In the years since Gary Jules’s cover of “Mad World” graced an influential 2006 teaser, covers or edited versions of popular songs have become de rigeur in video game trailers. That’s particularly the case at the annual Electronic Entertainment Expo, or E3, where games debut to great fanfare, often with trailers created specifically for the event. After this year’s E3, a post in Vice’s video-game blog, Waypoint, bemoaned the ubiquity of covers and pop songs. The all-too-convenient pre-existing associations of these siren songs, the author argues, lure overworked trailer-creators into making questionable aesthetic choices. In his words: “it’s laziness. There’s a hook, the smallest one, the slightest indication of suitable association—and it’s grabbed, and tugged at, and there we go, there’s your trailer with a song that just barely works.”
I tend to agree, and that’s the context in which I first watched the trailer for the hotly anticipated Assassin’s Creed Origins (Ubisoft, 2017) on the E3 livestream. Entitled “Mysteries of Egypt,” the wordless trailer (seen below) shows off the game’s ancient Egyptian setting. It also offers a few oblique hints about its plot, which appears—like many games in the Assassin’s Creed franchise—to center on the liberation of an oppressed citizenry. In this case, the “song that just barely works” is “Blood” (2015), by the Atlanta-based trio Algiers. A unique blend of (afro)punk, soul rock, and gospel, Algiers doesn’t shy away from politics; their provocative, insightful, and downright catchy songs often tackle issues of race and class head on.
There are two fairly straightforward aspects of “Blood” that connect the song to Assassin’s Creed. First, like the African-American spiritual, “Go Down, Moses” (in which the Biblical narrative of Israelite slaves in Egypt subversively reflects the status of black slaves in the United States), the trailer seems to draw connections between the plight of the downtrodden laborers seen on screen and the overt and systemic racism depicted by Algiers’ music. No doubt the trailer’s creators also found the allusions to media in the lyrics of “Blood” to be a clever twist; the references to “television coma,” images “flash[ing] across your screen,” and “playing games” allow the song to simultaneously suggest both Assassin’s Creed’s medium and its message.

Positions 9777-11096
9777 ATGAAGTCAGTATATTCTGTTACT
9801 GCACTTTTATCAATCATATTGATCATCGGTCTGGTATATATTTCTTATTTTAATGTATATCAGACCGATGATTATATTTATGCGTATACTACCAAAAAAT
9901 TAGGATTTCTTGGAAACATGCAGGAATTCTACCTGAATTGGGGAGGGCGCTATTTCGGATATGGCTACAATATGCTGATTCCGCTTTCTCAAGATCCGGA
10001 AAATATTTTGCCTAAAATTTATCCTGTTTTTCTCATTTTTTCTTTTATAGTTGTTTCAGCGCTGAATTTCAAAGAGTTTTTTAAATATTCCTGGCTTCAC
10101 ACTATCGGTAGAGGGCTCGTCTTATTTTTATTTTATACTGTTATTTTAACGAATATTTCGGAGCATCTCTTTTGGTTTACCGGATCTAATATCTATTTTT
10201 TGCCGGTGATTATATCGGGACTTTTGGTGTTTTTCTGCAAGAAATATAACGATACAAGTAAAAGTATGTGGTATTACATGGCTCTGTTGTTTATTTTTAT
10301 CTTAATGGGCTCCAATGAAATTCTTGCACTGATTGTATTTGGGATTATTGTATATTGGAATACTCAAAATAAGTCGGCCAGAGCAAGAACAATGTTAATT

Already, this use of “Blood” is troublingly insensitive. But further reflection reveals additional worrying issues at play in this particular combination of song and function. “Blood” strikes me as a fairly unambiguous warning about the harmful numbing effects of mass media on black culture. The original lyrics (softened by editing for the Assassin’s Creed trailer) are a powerful indictment of media-induced apathy. Consider, for example: “Flash across your screen/They got you in their hand/Fifteen minutes of freedom/Still 3/5 a man” or “Now death is at your doorstep/And you’re still playing games/So drown in entertainment/Cause all our blood is in vain.”
Likewise, Algiers’ official music video for “Blood” (below) juxtaposes images of the band with rapid-fire cuts of televised moments in the history of race relations in the United States. Like flipping through television channels, the images change too quickly to fully process—information overload. Before one can be contextualized, it’s abandoned, with the end result being (at least for me) a seemingly endless series of images divested of their meaning.
Even a cursory reflection on the song’s meaning casts the Assassin’s Creed trailer in a damning light that was surely not its creators’ intent. Around the time “Blood” was first released, bandmember Ryan Mahan noted in an interview that their music focuses on “engaging with the social circumstances that are repressed through the mechanisms of culture, through the mechanisms of power, through the mechanisms of pop culture, and also just by who benefits most from appropriation.” Meanwhile, it’s difficult not to interpret the trailer as a dispiriting example of the kind of appropriation Mahan decries: the pop culture appropriation of music created to oppose pop culture appropriation.
Of course, it’s not uncommon for music to appear in media in ways its creators never intended. But the use of “Blood” in this trailer creates a paradoxical situation in which one or the other of the media involved must be understood in a way precisely counter to its purpose. Either 1) “Blood” helps sell the exact product that it so elegantly problematizes, or 2) the Assassin’s Creed Origins trailer explicitly discourages potential players from purchasing the game it advertises.
In either case, the “Mysteries of Egypt” trailer becomes a case study in the challenges and dangers of manipulating popular music in trailers. Without context and reflection—and without considering the ethics of our musical choices—we all risk drowning in entertainment.
 Mike Diver, “Dear Video Games: Please Rethink Your ‘Emotional’ E3 Trailer Music.” Waypoint (12 June 2017). https://waypoint.vice.com/en_us/article/gypdjx/dear-video-games-please-reconsider-your-emotional-e3-trailer-music
 Amelia Mason, “Algiers Reclaims the Black Roots of Rock and Protests the World’s Troubles,” WBUR.com (16 September 2015). http://www.wbur.org/artery/2015/09/16/algiers-band